Archive for the ‘Social media’ Category

Social media: I don’t know what I have missed – but I don’t miss it

April 18, 2021

Four weeks ago my irritation at Facebook’s intrusive ads and suggestions and WhatsApp’s insistence on new terms and conditions made my mind up for me.

  1. I stopped using Facebook.
  2. I stopped using Twitter (which I didn’t much use anyway).
  3. I deleted Instagram and Tik Tok (which I had installed but never used).
  4. I have not used Messenger in 6 months.
  5. I am weaning myself away from WhatsApp and shifting to Signal (95% done).
  6. I am ignoring LinkedIn and Pinterest.

It has only been a month and is still an experiment. But I have no immediate plans to return and it is my hope that I will not.

My use of text messages has increased somewhat.

I have not deleted FB and WhatsApp and LinkedIn yet and can still see that I have many hundreds of unread notifications. But I choose to decline to open the notifications.

I see that Facebook is working to “integrate” WhatsApp and Messenger. I see that the users of these platforms are merely suppliers of data and the customers are the advertisers. I see that the platforms are increasingly trying to first predict the behaviour of the users but are also actively trying to manipulate users into “preferred” behaviour. I choose to abstain.

So I don’t know what I am missing. But, more importantly, I don’t miss what I must have missed. I am pretty sure that more than 99% of what I have missed was not directed specifically at me.

If it is important enough they can call me or send me a text or send me an email.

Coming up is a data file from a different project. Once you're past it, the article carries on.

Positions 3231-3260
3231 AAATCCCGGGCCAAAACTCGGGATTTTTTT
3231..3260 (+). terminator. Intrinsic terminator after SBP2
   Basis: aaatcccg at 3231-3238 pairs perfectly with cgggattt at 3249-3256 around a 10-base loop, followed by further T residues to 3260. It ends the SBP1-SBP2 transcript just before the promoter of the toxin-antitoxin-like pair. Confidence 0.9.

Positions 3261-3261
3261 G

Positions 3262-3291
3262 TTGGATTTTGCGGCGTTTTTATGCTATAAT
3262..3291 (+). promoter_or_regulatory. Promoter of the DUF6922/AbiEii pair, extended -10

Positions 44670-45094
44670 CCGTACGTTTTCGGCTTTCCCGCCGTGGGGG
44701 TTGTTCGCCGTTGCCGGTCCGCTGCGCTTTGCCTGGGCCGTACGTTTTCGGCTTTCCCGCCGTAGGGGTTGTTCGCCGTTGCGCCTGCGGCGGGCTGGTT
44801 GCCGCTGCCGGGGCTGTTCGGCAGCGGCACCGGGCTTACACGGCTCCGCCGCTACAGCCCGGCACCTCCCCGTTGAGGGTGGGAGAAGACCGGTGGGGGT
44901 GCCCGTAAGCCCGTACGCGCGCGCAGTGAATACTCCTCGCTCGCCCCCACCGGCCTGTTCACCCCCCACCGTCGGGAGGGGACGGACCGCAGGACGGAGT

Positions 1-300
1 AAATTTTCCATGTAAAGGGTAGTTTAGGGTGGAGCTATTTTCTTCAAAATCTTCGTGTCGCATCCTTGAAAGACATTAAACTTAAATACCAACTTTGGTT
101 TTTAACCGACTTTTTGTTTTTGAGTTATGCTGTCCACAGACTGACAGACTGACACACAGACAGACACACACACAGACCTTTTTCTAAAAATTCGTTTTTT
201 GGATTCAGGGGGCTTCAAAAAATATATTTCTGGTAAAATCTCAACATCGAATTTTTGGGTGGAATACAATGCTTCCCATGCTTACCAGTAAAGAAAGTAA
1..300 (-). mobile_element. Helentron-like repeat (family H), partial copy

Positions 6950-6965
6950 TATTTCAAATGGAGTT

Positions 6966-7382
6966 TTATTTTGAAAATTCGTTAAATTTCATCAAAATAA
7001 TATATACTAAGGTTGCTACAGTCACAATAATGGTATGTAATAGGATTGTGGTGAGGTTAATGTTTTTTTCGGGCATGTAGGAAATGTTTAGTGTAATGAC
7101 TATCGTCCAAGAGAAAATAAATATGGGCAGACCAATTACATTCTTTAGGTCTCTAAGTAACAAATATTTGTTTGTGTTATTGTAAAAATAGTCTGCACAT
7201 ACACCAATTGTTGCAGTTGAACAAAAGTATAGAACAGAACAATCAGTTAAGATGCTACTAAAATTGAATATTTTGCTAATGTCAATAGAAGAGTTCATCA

It is the March equinox and it is time for some social-media resolutions

March 20, 2021
  1. Stop using Facebook, (next step deletion).
  2. Stop using Twitter, (next step deletion).
  3. Stop using LinkedIn (deletion next?).
  4. Delete Tik-Tok and Instagram.
  5. Keep WhatsApp as long as permitted (without accepting new terms and conditions).
  6. Keep Signal.
  7. Keep Zoom, MS Teams.
  8. Create an alternative email address to g-mail.

On balance, the irritation and anger they generate outweigh the positives of the social contacts they do provide. Whatever I may miss on Facebook and Twitter will not affect my life very much and I have no need for the anger and the irritation involved in suffering fools. It is time to get off the roundabout.

WhatsApp’s biggest problem is Facebook

January 12, 2021

I am now running WhatsApp and Signal in parallel with a view to dumping WhatsApp in due course. Of course WhatsApp has been desperately putting out clarifications about why there is no reason to leave them, but it seems they protest too much.

What is clear is that WhatsApp does share a great deal of data with its parent Facebook and from February 8th users will not be able to opt out.

WhatsApp does share the following:

  • phone number, name and other information provided on registration
  • information about the user’s phone, including make, model, and mobile company
  • internet protocol (IP) addresses, which indicate the location of a user’s internet connections
  • any payments and financial transactions made over WhatsApp

There is no way in which WhatsApp can resist any future demands from its parent. I expect that a critical mass of users switching out of WhatsApp will come within the next 3 or 4 weeks.

The biggest problem WhatsApp has is that it is owned by Facebook.

“Liking” on Facebook is a cheap, easy alternative to donating

November 8, 2013